What makes The Cultural Triangle so special
From the 4th century BC until 993 AD (when the island was conquered by invaders from India), Sri Lanka was ruled from a succession of visually imposing royal capitals at the centre of the island. Consisting of spectacular fortified palaces, huge dagobas, giant, serene-faced Buddhas and massive water tanks built to irrigate the surrounding fields, the ruins of these great urban centres are mostly scattered across a semi-arid plain dotted by dramatic outcrops of brown granite.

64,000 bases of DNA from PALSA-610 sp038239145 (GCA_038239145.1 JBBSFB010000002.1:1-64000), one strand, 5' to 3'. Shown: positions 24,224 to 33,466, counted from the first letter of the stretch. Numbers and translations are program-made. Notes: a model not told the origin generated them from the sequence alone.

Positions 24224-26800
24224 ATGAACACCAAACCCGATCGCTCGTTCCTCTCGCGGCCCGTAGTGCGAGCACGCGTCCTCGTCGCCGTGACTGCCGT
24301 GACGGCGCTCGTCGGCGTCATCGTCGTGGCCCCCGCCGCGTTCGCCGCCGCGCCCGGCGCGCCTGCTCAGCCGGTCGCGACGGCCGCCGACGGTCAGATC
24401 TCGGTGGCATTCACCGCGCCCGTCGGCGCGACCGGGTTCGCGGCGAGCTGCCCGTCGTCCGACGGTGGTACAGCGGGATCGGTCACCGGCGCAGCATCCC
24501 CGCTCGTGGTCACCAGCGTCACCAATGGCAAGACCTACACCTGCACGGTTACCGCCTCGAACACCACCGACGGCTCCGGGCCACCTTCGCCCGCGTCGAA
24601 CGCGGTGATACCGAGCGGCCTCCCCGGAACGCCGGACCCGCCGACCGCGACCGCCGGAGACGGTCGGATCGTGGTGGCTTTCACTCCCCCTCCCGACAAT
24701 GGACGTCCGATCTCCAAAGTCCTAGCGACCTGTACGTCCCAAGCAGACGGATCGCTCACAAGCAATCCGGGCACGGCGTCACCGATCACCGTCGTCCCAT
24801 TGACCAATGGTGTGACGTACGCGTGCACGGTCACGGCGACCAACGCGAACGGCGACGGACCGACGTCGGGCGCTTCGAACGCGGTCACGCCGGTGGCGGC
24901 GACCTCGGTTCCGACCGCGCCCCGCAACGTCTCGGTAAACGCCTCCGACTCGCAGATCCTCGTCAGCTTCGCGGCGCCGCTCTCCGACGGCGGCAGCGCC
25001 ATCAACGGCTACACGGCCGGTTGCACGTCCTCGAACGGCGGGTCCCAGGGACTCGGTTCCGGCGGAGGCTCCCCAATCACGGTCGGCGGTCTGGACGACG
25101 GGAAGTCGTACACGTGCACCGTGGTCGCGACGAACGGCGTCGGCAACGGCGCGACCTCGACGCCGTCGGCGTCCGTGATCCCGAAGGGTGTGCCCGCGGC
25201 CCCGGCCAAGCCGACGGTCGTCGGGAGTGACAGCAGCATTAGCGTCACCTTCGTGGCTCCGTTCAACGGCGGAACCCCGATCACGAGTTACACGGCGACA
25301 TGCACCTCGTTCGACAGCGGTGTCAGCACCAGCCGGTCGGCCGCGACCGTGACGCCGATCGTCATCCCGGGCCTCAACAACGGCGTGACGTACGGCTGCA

Collectively, these archeological treasures comprise one of the great storehouses of ancient monuments in the world, and should be considered ‘un-missable’, even if you’ve no more than a passing interest in Asian history. The sight of Sigiriya’s awesome rock, capped by its magical palace, is worth the journey alone.
To do the sites justice, we recommend basing yourself for a couple of nights in the region, which will enable you to visit the monuments first thing in the morning, before the bus parties from the coast arrive, and later in the afternoon, after they have all left and the heat is more tolerable.
Weather in the Cultural Triangle
This is the hottest, driest part of Sri Lanka. Most of its rain falls in dramatic deluges between November and January. Lighter showers occur in May and June.